The scanner’s design is logical and easy to use. All the controls are in a column at the bottom right of the top, including power, connect and Wi-Fi toggle, double feed detection skip, slow mode, shutdown and scan. The dual-feed feature is particularly nice: if the scanner grabs two photos at the same time, it detects this and alerts you so you can fix it and not miss scanning an image.
From there, you are ready to load the input tray. You can start analyzes via the button or the software (see below).
The FastFoto software is easy to understand and very relevant, without unnecessary frills, which I appreciate. Nonetheless, it still offers the kind of customization options you’d expect. You can choose the following:
- save location
- Image enhancements including:
- Automatic improvement
- Remove red eye
- Restore faded colors
- Whether to apply the enhancements to the originals or create a second copy
- Upload to Google Drive or Dropbox
- Scan resolution
- Simplex or duplex scanning (you can also configure it to reject blank backs)
- JPEG or TIFF
Normally I wouldn’t ask software to automatically enhance images, as I prefer to do my own editing. However, when scanning thousands of old family prints, many faded from the sun, some with red eyes, some underexposed, etc., having the ability to put them in the stadium from the start is nice, and Epson’s software did enough work for archival copies that I was happy to leave enabled. For the most important photos, I always had the unedited scans that I could manually edit.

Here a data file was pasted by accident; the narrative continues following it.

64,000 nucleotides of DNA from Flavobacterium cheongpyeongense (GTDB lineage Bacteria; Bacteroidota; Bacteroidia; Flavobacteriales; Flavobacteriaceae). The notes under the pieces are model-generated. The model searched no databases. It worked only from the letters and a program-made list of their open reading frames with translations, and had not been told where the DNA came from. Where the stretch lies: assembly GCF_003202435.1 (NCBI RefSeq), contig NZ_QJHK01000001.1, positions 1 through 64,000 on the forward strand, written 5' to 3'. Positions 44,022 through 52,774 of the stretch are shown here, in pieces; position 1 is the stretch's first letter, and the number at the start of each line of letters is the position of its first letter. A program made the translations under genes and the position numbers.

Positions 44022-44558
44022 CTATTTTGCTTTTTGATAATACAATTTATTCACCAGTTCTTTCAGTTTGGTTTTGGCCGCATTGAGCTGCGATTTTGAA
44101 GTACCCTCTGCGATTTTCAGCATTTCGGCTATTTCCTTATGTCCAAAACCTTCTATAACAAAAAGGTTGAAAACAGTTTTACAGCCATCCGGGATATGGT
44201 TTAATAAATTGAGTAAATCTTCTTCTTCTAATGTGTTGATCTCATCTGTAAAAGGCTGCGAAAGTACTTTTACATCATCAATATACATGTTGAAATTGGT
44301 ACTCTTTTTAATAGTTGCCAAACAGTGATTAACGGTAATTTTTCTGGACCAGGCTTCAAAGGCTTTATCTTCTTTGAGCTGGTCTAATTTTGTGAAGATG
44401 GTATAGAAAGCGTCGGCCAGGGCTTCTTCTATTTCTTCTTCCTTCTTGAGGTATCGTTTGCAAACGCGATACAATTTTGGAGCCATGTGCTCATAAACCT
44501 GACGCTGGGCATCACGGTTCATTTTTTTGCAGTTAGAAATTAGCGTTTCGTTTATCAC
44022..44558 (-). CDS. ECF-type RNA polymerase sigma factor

The software also lets you assign logical filenames to photos, such as a tag and date, making it easier to organize them properly.
Once I dialed in all my settings (all auto-editing options on, custom filenames, and 600 dpi resolution), all I had to do was put 36 prints in the input tray and tell the software to start scanning. Despite the double-feed detection feature, when scanning around 2,500 photos of varying sizes, many of which were previously bent or curled, the scanner never had a jam or double-feed.